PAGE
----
"Steel Goddess" Lesson: Forging Forward with Nuggets of Inspiration

Jacqueline Savaiano's picture

The seed of an artistic expression can be planted by anything.  A poem.  An image.  A memory.   A political idea.   An event.  As it germinates, it can be unsettling intellectually, physically, even psychologically.  Dreams can fertilize the soil.  Often, an exhibit can provide an opening for the idea to finally sprout into a work – or a forest full of unique works.  

Such was the case for me with Faiya Fredman’s The Steel Goddess exhibit at Northern San Diego County’s Oceanside Museum of Art, showing now through January 13, 2019.

I intend to live in Italy for two years.  In addition to embracing my roots and becoming fluent in a lyrical language, I look forward to absorbing the richness of ancient art and architecture.  Still, I don’t want to wander around like an aimless tourist.  Feeding my own art would give purpose.  Yet, without being anchored as a resident artist or art school student, how can I make that time meaningful and productive? 

Maybe by letting my instincts guide me.  Ideas for works can bubble up naturally from that intuitive wellspring.  From that source, imaginative execution can flow forth steadily, perhaps even rapidly.  That’s what happened for Fredman.

A San Diego icon who has made an indelible mark on art in Southern California beginning in the 1960s as one of the original group of feminist-oriented artists at the University of California in San Diego, Fredman began forming “steel goddess” figures in the 1990s based on inspirations from her travels in Greece and Turkey.  While visiting and studying the ancient ruins of those countries, she quickly sketched watercolor figures that suggested rudimentary calligraphy.  They ranged from minimalist abstractions to discernable forms.  They all possessed gestural qualities due to the spontaneous nature of the painting.  From these figures, she fashioned scores of goddess works during the course of two decades.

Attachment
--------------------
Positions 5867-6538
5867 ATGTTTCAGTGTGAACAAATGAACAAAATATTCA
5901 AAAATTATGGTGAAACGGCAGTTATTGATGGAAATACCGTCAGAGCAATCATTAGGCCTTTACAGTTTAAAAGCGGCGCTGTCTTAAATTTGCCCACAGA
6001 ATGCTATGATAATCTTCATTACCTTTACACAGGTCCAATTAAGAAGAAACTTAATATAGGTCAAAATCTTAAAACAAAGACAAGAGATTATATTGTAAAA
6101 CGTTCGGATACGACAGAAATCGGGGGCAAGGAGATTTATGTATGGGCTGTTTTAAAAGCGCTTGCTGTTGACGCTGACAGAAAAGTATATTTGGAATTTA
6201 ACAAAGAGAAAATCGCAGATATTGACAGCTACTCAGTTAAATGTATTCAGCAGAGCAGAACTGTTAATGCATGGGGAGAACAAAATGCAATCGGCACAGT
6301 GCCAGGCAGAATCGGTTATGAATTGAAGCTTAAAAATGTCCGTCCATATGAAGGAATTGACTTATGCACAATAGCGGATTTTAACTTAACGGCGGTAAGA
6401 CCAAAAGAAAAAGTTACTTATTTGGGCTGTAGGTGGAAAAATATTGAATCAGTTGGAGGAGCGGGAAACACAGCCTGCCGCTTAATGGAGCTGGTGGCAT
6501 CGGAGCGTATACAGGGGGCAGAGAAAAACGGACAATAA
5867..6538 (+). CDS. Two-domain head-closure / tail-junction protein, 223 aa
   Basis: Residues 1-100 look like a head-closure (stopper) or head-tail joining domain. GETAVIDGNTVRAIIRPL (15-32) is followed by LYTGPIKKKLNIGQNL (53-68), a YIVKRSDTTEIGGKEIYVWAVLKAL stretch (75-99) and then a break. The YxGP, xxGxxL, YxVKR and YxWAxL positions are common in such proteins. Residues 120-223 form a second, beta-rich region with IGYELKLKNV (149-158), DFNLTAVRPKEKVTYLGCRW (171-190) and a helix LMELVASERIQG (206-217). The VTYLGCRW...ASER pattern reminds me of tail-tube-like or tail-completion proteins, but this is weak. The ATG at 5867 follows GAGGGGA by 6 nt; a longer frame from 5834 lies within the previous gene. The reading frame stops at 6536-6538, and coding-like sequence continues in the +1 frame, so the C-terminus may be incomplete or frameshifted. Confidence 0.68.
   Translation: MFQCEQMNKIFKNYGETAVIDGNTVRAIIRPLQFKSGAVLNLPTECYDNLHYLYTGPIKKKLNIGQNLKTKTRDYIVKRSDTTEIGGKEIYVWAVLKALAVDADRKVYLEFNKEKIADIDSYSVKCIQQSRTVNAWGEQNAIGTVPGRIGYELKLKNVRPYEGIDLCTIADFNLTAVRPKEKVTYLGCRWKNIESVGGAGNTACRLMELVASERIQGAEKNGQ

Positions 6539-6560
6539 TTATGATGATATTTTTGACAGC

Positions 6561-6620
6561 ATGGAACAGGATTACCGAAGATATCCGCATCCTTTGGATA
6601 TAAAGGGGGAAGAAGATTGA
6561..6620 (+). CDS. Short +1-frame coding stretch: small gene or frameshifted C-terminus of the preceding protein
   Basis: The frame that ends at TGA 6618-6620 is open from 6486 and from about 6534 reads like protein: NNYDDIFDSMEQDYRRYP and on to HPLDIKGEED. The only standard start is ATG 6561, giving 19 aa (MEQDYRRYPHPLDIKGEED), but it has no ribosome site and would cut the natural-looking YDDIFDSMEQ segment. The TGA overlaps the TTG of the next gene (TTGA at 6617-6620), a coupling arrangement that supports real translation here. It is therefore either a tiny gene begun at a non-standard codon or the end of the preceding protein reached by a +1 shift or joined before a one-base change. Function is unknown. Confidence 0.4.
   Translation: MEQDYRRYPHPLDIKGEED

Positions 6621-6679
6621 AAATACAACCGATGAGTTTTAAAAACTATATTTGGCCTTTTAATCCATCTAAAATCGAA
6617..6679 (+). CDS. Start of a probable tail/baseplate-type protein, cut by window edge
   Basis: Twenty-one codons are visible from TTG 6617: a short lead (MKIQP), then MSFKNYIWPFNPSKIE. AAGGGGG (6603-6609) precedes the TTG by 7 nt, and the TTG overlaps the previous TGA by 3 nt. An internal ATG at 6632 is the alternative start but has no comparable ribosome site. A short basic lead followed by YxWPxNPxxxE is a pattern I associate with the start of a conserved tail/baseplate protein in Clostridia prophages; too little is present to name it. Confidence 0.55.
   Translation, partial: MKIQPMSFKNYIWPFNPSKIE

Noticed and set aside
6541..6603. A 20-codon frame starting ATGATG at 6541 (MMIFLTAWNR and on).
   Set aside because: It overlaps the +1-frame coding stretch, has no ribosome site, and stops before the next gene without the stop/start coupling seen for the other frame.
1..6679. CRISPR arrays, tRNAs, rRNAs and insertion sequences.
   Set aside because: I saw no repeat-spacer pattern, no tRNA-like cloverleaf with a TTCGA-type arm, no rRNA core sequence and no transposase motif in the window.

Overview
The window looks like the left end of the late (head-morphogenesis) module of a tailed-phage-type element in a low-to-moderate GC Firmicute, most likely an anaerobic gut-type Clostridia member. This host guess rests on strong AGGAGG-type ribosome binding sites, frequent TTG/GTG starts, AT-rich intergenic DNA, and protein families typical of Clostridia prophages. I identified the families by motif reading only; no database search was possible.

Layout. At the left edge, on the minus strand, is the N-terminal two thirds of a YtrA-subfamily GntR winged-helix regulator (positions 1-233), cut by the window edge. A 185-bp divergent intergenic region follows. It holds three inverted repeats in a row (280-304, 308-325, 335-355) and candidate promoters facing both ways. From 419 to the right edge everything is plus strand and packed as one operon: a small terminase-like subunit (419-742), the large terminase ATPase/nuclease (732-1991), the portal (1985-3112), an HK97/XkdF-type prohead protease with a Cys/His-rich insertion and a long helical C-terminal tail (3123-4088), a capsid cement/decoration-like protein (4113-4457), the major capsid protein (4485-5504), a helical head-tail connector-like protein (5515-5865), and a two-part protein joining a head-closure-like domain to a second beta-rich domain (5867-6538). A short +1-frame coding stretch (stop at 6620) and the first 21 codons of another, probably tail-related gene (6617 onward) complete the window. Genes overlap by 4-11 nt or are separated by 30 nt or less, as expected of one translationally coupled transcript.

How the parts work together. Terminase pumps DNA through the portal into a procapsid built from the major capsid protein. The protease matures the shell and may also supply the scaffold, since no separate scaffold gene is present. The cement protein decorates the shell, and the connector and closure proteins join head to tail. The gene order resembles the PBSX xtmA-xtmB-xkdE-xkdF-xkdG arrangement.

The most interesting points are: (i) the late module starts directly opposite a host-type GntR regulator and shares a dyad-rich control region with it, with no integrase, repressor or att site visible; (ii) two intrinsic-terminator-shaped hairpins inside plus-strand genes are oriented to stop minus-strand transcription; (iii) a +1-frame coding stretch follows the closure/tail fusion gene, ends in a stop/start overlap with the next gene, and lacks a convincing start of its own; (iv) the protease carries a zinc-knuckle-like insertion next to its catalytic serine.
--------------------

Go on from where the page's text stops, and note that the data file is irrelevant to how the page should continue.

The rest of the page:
More than 60 of them are showcased at the Oceanside exhibit. 

There are several individual 9-by-12-inch watercolor figure paintings in stone palette.  One beeswax figure is mounted on board.  In two-dimensional mixed media works, several figures are commingled with withered flowers and leaves to express the life-death-renewal cycle of life. 

To create lenticular prints in light boxes, she scanned images of flowers, leaves, and goddesses, and then she sent them to an outside lab that combined them to produce three-dimensional single pieces that seem to move from different angles.

Goddess sculptures are rusted and patinated steel figures from 9 inches to 9 feet tall.  Many are freestanding.  Others are mounted on walls.  A local shipbuilder fabricates them for Fredman.  Years ago, the sculptures were cut with torches.  Recently, they have been shaped with high-pressure water cutters.  Remarkably, the metallurgist was able to master the difficult task of preserving in steel the gestural quality of the original sketches. (1)

Thank you, Faiya, for showing the treasures of trusting in the slightest nuggets of vision and then expanding the view with imagination and investing in the process year in and year out to forge a unique body of work. 

I have only dipped my feet into the inspirational pool of the ancients.  As showcased on my website, www.jacquelinesavaianoart.com/gallery, France’s Cro-Magnon cave art motivated me to paint 15,500 B.C. Redux.  Goddess artifacts and imagery from Eastern Europe stirred my Pop Art painting Prehistoric California Goddess and sculpture Henrietta. Egypt’s Cleopatra iconography stimulated my gold-and-lapis Regal Recline painting of a female nude in queenly repose on a throne-like winged back chair. 

There’s no telling what might spring up from immersing myself in the earliest artistic wonders, both natural and created, while living in Italy and perhaps even while exploring France, Spain, Greece, and Egypt.  What will emerge from studies of Crete’s Minoan cult figures?  Or Spain’s Paleolithic Ice Age paintings?  Or 500 B.C. tomb paintings of Etruscan life in Italy’s Tarquinia. 

Fredman’s The Steel Goddess exhibit told me to just go.  Dive in.  Then confidently follow the flow.  Listen to whatever speaks to me.  That is purpose enough.  Then, upon return, keep watering the seeds of my ideas with inventive approaches and hard work.  From there, signature works in a host of mediums will flood out. 

 

(1) Information on Faiya Fredman, her history, and techniques was gathered from exhibit fliers, exhibit wall explanations, and an article, "LaJolla's 'Steel Goddess' artist Faiya Fredman reigns at Oceanside Art Museum," by Lonnie Burstein Hewitt, published Sept. 20, 2018, at www.lajollalight.com. 

Photos by Jacqueline Savaiano